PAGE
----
The Indian government is a step closer to clearing the delivery of Air India’s Boeing 787s after a group of Indian lawmakers approved a compensation package sought by state-run Air India from the U.S. airframer for a four-year delay in deliveries.

Civil Aviation Minister Ajit Singh formally announced that the package has been approved, although he refused to disclose specific details. “Air India had negotiated a compensation package with Boeing because the aircraft were to be delivered in 2008. The earlier agreement was for a delay of six months and a certain amount was agreed upon. That has been enhanced now,” Singh noted.

Air India has previously said it expects to receive a compensation package worth as much as $1 billion from Boeing. That compensation could come in the form of a deduction from the total cost of the 27 787s ordered by the national carrier and in discounts on future orders, a Civil Aviation Ministry official says.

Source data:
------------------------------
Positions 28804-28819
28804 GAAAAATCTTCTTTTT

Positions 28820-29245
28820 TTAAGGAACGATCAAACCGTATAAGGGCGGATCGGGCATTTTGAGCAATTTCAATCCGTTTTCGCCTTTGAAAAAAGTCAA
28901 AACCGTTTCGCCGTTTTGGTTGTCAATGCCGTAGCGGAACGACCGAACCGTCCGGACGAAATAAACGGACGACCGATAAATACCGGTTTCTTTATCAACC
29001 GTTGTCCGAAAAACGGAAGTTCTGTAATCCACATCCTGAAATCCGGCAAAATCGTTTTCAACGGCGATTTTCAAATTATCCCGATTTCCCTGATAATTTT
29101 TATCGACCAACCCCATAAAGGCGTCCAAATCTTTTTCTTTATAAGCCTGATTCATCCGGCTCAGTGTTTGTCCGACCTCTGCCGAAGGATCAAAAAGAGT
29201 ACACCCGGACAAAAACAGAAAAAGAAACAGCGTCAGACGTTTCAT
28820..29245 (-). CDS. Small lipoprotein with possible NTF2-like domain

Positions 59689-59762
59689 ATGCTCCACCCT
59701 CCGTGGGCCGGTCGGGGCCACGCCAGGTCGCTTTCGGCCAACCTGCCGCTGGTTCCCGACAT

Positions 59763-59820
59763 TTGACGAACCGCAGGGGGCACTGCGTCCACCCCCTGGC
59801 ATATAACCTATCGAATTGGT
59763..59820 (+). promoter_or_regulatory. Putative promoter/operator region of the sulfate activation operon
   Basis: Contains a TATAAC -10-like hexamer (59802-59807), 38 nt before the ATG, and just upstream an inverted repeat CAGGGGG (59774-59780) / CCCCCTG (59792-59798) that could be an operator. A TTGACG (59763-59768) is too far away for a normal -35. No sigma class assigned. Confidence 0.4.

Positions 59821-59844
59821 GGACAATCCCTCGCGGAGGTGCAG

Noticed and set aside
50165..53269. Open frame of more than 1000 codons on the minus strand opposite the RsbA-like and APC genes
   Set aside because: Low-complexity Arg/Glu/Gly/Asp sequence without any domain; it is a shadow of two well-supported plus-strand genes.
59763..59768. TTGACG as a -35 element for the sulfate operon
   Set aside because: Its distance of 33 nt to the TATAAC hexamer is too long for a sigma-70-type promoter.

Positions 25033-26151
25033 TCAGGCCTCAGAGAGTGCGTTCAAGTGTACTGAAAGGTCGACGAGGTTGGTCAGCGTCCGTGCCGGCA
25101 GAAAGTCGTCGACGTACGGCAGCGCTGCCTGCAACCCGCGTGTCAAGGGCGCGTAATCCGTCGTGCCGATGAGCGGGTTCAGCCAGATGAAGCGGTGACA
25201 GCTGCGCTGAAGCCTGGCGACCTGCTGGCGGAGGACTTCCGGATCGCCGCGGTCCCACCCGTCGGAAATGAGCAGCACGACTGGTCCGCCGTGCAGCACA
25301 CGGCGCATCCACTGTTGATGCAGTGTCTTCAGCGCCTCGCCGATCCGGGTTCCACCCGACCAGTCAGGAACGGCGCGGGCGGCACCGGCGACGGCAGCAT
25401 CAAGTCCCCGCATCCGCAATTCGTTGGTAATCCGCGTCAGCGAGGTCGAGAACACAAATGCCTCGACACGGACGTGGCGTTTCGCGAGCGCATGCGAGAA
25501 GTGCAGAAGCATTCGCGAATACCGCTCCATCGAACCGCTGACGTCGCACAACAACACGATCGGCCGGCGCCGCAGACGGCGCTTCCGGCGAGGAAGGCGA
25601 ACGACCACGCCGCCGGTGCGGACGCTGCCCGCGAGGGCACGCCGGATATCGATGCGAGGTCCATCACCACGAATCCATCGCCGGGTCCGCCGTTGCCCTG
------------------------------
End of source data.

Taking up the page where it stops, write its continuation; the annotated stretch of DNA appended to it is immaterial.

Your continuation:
The compensation deal will now be discussed at a meeting of Cabinet Committee on Economic Affairs for “final approval,” Singh said, although he offered no details on when that meeting will be held.

Boeing Senior VP for Sales, Asia Pacific and India Dinesh Keskar, tells Aviation Week that the manufacturer will not discuss the compensation package in public, and notes that the deal being considered by lawmakers was one proposed by the company in May and approved by Air India’s board of directors.

“We look forward to delivering the three airplanes that are ready for Air India,” added Keskar. A fourth 787 destined for Air India also has rolled off the production line and is being prepared for delivery, he noted.

787 photo: Boeing